The previous Government built a mentality in this country where all you had to do was to ask for more and more and the Government would supply it.

Every single one can be looked at, said Mr Anthony, and found worthy and justifiable but it is the total situation that has to be assessed.

We have to get Government spending down and productivity up.

Obviously he does not convey that sort of thinking to Sir Eric Willis, Mr Bjelke-Petersen or to the other State Premiers. The new federalist policy is being developed allegedly for the purpose of making money available to the States to provide the States with the ability to provide services to the communities in their respective areas. I can never understand the logic of the conservatives who suggest that if the Australian Government spends more money it is inflationary but if the State governments spend money it is not inflationary. The whole purpose of the federalist policy, as it has been expressed in the few handouts of the Liberal and National Country Parties and in the public pronouncements of the Prime Minister (Mr Malcolm Fraser) and its architect, Senator Carrick, is to give the money to the States.

The Prime Minister has talked about making more money available to the States and, according to his several pronouncements, he is going to put more into the pay packet, the hip pocket, of the average wage earner and at the same time maintain the services which the Australian people have demanded recognition and which they think ought to be provided in the public sector. It is just unbelievable that Government senators, particularly those from the small States, could fall for this 3-card trick. They have been conned into believing that the federalism policy will solve the problems of the small States just as Sir Eric Willis has been conned into believing that there is to be some improvement in State finance via the Australian Government formula about which Senator Carrick has spoken so often in this Parliament at question time and in debate. Sir Eric Willis has said that despite the Fraser Government’s new federalism policy New South Wales faces the prospect of continued steep taxes or a progressive running down of services.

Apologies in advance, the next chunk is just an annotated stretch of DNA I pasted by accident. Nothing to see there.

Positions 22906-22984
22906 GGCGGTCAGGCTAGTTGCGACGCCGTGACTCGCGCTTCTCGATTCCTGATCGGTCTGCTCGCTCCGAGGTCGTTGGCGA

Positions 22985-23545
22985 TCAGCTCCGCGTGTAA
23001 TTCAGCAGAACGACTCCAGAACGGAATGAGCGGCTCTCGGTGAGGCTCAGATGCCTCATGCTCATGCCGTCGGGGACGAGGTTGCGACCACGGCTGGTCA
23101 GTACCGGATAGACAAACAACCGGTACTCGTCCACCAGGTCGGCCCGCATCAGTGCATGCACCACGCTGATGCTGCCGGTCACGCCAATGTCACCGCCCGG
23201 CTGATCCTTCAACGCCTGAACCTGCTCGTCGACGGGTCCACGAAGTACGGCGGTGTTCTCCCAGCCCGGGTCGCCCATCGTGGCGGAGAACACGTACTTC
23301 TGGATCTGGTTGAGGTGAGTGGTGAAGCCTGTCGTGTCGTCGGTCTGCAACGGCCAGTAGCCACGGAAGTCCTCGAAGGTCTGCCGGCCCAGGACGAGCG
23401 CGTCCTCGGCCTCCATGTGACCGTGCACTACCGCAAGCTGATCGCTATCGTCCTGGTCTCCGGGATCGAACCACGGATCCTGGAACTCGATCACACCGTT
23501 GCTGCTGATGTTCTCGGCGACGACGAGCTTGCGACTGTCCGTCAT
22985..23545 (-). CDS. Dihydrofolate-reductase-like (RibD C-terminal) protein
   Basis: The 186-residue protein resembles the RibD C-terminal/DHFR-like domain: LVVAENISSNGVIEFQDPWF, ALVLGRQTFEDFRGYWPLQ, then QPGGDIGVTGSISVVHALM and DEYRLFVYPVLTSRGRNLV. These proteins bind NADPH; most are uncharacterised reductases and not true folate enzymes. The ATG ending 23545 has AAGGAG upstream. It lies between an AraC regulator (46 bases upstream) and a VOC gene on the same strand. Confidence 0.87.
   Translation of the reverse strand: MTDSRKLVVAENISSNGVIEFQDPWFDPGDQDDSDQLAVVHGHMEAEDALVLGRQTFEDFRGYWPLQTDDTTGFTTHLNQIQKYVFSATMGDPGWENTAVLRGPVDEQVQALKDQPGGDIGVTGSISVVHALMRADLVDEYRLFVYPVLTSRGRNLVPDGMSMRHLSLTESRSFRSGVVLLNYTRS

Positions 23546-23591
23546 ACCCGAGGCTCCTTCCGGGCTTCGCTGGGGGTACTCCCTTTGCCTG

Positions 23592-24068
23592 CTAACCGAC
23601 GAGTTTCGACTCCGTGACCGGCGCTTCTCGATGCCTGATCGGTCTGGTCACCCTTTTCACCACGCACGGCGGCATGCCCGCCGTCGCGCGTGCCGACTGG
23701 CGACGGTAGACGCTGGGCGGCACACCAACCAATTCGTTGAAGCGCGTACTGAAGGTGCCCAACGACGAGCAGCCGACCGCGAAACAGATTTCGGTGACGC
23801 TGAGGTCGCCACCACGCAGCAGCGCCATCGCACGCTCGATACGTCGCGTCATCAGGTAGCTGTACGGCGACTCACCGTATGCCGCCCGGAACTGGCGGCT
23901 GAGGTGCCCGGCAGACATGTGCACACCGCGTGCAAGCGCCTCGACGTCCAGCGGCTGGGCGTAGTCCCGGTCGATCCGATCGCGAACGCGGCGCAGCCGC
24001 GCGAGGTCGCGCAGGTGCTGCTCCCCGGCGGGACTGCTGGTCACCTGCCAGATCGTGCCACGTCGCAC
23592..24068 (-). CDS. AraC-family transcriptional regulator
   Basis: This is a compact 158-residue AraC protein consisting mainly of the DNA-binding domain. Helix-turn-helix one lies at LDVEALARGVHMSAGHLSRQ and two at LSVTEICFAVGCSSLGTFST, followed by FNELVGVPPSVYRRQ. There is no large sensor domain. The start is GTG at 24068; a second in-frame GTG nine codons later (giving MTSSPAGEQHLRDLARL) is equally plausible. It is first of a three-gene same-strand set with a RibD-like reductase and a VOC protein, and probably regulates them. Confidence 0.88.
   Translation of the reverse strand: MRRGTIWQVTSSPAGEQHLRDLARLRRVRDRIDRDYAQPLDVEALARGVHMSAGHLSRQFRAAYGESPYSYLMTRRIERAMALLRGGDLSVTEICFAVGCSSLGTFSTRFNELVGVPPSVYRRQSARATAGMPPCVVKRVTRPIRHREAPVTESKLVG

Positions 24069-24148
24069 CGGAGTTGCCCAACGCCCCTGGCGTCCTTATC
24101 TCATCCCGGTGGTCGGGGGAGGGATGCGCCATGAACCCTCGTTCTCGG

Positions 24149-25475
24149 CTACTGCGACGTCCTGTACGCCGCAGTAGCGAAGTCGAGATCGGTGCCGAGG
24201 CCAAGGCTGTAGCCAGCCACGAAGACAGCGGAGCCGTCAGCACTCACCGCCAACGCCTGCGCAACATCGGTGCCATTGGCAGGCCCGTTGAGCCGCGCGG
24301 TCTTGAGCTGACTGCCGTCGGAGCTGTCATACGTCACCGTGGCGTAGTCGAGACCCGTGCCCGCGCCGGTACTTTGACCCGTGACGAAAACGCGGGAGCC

I am sure it would be agreed that the purpose of taxation is to provide services where need exists, for the public sector to make available money via the taxation structures so that Government instrumentalities, whether they be Commonwealth, State or local, or public corporations can provide facilities and services so that the public is able to enjoy an improving standard of living and quality of life. Of course the only way that can be achieved is by the process of taxation. In this country, because we are more backward than many other countries, we cannot rely on profit making in any of the profit making areas of the private sector. That is left for private development. As a distinction, France has very important public corporations which supplement the taxation system. They are able to make profits available to the Government for spending.